5. Dennis Nicholls

    Dennis Nicholls Lead Actor

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    Cool! I'm waiting for the Roger Corman remake of Birth of a Nation! [​IMG]
     
  6. Dennis Nicholls

    Dennis Nicholls Lead Actor

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    Actually my question is intended to address the issue of whether this was done in the late 1930's or early 1940's.
     
  7. Michael Elliott

    Michael Elliott Lead Actor

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    A lot of the early sound films were just remakes of silents. Chaney's only sound film was a remake of his 1925 film THE UNHOLY THREE. Others also did this including Laurel and Hardy who remade several of their silent films. As someone else said, I think the studios realized it would be cheaper to just remake them. I'm not sure when actual dubbing even came into play. Universal made a Spanish DRACULA at the same time as the American version and even L&H remade their own films into different languages.
     
  8. Peter Apruzzese

    Peter Apruzzese Producer

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    Yes, to a degree. As noted above, scenes from Phantom of the Opera were re-shot with the actors speaking dialogue. These - and other scenes with synchronized music and sound effects - were edited into the silent footage for re-releases in 1929 & 1930. Similarly, many silent films from the late period (1925-1929) were re-released in the early 30s with synchronized music and sound effects, such as Ben-Hur and The Big Parade. Howard Hughes' "Hell's Angels" actually had some silent scenes dubbed with voices after he changed the production to a "talkie" - watch the scenes on the German dirigible and you can see they're speaking English, but he dubbed them with German (to hide the fact that the silent scenes weren't 24 frames per second and dubbing in English would have highlighted it) and then added English subtitles (title cards).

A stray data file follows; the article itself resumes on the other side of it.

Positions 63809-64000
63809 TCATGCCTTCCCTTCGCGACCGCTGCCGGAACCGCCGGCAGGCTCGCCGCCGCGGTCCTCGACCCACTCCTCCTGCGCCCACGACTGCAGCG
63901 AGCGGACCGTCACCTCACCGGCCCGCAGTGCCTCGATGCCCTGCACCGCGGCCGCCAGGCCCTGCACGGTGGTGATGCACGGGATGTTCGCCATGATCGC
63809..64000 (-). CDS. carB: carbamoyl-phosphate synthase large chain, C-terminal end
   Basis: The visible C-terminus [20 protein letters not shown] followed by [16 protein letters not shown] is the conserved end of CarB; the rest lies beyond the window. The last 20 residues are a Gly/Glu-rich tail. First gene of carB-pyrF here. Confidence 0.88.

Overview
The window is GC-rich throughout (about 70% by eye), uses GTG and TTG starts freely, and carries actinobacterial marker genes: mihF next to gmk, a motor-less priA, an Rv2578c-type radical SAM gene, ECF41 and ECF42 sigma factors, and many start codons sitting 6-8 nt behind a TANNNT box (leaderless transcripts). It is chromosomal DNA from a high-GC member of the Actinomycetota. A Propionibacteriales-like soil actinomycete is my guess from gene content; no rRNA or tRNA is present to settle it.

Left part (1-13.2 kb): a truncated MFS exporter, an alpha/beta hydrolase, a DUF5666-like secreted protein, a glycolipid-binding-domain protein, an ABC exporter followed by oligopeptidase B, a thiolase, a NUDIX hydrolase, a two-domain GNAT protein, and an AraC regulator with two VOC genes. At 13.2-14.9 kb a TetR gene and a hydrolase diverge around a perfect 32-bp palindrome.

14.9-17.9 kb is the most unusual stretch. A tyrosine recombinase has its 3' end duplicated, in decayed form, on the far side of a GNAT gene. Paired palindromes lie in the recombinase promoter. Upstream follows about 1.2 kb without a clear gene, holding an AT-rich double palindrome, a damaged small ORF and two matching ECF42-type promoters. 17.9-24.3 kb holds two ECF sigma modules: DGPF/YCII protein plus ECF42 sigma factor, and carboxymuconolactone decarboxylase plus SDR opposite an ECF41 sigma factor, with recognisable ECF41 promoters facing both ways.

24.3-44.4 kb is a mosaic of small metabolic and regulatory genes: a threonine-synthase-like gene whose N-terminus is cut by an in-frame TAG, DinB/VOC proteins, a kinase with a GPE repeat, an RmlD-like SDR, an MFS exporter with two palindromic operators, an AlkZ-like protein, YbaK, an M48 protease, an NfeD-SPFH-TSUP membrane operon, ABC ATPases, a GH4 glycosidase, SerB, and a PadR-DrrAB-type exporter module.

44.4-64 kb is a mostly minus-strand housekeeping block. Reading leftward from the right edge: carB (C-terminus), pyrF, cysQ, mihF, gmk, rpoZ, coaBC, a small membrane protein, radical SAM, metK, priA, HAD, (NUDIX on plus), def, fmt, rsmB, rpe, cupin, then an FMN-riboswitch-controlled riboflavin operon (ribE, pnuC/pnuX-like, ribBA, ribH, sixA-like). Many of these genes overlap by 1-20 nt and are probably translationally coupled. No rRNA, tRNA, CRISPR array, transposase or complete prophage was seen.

9. Garrett Lundy

    Garrett Lundy Producer

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    Actually that sounds like alot of fun...... Find me that guy who re-voiced all those G.I.Joe public service announcements! "Body Massage" [​IMG]
     
  10. Larry Sutliff

    Larry Sutliff Cinematographer

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    The 1925 PHANTOM OF THE OPERA was re-released in 1929 with a music track, and some dialogue added to the love scenes(they were better with no dialogue). Most prints of PHANTOM available today are silent prints of that rerelease, thus making the film seem even more choppy and antiquated than it originally was.
     
  11. Stan Rozenfeld

    Stan Rozenfeld Stunt Coordinator

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    I remember watching a documentary on Abel Gance and his Napoleon, and they showed scenes of his rereleased film (probably in the 30s) with actors dubbing over their silent movie roles.